Next up is the 2008 Trenz Spätburgunder Blanc de Noir from the Rheingau region of Germany, which I picked up from my friends at Curtis Liquors for around $18. Spätburgunder is the German word for Pinot Noir and while German Pinot Noir certainly isn't that unusual, white wines made from the grape are. I took a look at a Cabernet Franc wine (and a Nebbiolo wine) made using this method a few months back so readers looking for technical information on how the wine is made are referred to the Cab Franc post. In the glass the wine was a medium lemon gold color. The nose was fairly intense with funky, leesy aromas of candied strawberry, watermelon and candied apple. It smelled more like a rosé than a white wine, which is what I also found in that Blanc de Franc. On the palate the wine was medium bodied with fairly high acidity. It was off-dry with honey, peach, candied strawberry, candied green apple and lemon curd flavors. It was bright and zippy and walked that line between sweet and tart that the Germans are so fond of exploring. I've had a few other Blanc de Noir style Pinot Noir table wines before, but this is definitely the best that I've ever had.
Next up is the 2008 Vina Salamanca Rufete rosado, which I also picked up from Curtis Liquors for around $13. I wrote about the Rufete grape a few years back, but at the time, the only wine I could find containing the grape was 50% Rufete and 50% Tempranillo. This wine is from the same producer, but is made from 100% Rufete grapes. In the glass the wine was a light salmon pink color. The nose was moderately intense with funky, leesy aromas of strawberry and not much else. On the palate this wine was on the lighter side of medium with fairly high acidity. There were flavors of red cherry, fresh cut strawberry, raspberry and a touch of leesy funk. This wine was definitely in decline a bit as it was a few years old by the time I got my hands on it, but it was still crisp, fruity and refreshing, which is all I really ask of my pink wines. I know that there are red wines made from the Rufete grape out there, but I have been unable to track any of them down thus far. When I finally do, you can bet that tasting note will be up on the site somewhere.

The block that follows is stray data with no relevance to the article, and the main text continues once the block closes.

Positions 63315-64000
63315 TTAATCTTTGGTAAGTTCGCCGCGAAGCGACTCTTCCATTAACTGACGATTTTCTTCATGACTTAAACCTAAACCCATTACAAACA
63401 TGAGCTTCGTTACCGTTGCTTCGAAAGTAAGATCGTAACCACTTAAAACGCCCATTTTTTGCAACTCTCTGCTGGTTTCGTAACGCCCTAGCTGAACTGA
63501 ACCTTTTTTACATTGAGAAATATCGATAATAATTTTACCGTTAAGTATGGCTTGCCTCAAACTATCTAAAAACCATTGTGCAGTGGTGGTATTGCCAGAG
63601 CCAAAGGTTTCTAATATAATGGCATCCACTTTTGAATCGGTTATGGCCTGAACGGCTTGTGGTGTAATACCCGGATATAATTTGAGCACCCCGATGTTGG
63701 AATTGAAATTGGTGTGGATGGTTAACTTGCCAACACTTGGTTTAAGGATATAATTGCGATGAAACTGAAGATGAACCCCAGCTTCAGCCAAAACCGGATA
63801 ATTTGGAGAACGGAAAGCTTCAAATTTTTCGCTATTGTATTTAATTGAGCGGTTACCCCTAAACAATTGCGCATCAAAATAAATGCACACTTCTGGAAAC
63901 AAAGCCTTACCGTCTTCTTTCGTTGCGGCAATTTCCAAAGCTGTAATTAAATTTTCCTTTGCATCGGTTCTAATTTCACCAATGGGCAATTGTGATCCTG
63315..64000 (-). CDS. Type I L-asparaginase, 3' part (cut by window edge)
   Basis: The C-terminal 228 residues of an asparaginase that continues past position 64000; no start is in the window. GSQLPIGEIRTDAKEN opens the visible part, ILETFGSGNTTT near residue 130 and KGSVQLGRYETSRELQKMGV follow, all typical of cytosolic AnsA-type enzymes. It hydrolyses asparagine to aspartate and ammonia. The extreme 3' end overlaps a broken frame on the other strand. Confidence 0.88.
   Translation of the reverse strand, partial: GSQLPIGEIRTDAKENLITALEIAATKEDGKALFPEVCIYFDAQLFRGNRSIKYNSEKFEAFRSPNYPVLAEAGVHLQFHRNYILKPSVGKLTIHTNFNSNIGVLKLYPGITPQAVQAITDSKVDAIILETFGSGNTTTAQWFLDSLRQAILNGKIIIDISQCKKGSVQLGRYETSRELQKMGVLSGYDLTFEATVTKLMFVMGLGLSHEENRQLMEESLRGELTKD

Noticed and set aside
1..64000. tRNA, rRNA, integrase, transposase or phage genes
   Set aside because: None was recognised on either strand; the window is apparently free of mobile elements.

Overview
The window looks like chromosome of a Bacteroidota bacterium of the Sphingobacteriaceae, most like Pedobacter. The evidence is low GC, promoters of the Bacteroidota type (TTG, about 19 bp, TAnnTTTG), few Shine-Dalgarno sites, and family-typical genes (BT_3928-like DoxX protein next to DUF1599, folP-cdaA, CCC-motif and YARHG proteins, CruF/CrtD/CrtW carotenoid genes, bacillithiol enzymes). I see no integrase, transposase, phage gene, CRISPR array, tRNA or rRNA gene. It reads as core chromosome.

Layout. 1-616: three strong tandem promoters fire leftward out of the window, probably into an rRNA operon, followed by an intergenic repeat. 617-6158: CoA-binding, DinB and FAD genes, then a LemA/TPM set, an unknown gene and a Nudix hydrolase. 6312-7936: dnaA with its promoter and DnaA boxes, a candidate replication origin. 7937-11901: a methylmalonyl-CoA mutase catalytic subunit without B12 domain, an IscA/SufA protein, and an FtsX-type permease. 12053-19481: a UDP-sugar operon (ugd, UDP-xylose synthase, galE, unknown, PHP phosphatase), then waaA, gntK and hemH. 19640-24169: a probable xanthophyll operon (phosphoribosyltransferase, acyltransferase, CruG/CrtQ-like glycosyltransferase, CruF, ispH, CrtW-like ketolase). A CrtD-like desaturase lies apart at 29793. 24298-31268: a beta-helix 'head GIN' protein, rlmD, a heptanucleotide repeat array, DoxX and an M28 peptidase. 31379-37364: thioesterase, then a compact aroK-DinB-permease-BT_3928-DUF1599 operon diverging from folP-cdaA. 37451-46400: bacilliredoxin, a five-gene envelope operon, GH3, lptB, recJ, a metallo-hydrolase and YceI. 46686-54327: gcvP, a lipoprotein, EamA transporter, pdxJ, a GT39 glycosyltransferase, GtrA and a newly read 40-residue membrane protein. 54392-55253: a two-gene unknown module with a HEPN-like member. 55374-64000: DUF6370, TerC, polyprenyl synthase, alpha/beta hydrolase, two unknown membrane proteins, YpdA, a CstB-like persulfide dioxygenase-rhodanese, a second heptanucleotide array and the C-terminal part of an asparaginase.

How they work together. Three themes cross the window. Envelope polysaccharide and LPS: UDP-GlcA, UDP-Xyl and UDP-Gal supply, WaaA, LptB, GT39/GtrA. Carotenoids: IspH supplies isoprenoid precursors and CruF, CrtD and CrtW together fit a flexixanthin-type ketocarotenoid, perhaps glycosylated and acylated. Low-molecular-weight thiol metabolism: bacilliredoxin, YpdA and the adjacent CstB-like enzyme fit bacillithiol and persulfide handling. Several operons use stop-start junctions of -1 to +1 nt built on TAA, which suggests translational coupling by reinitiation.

The final wine that I'd like to write about was the 2008 Branchini Pignoletto from the Emilia-Romagna region of Italy (which I picked up at Panzano Proviste for around $18). I wrote about the Pignoletto grape a few months back and took a look at two wines from Alberto Tedeschi which were very good but were hardly what you might consider traditional. When I came across this example from Branchini, I decided to try it out to see what a regular table wine made from the grape might be like. In the glass the wine was a fairly deep lemon gold color. The nose was somewhat reserved with ripe apple, lemon and mint aromas along with something vaguely floral. On the palate the wine was on the fuller side of medium with medium acidity. There were flavors of white peach, mint and Meyer lemon with a bit of nuttiness on the finish. The citrusy lemon notes were dominant at fridge temp, but the peachy flavors woke up and became a bit more generous as the wine warmed up. This wine was probably a little over the hill, but it still provided an interesting counter point to the more avant garde efforts from Tedeschi. Overall, I thought it was OK, but probably not worth the price tag. The Tedeschi wines were much more interesting and characterful and only a few dollars more than this example, thought they're also probably more of an acquired taste.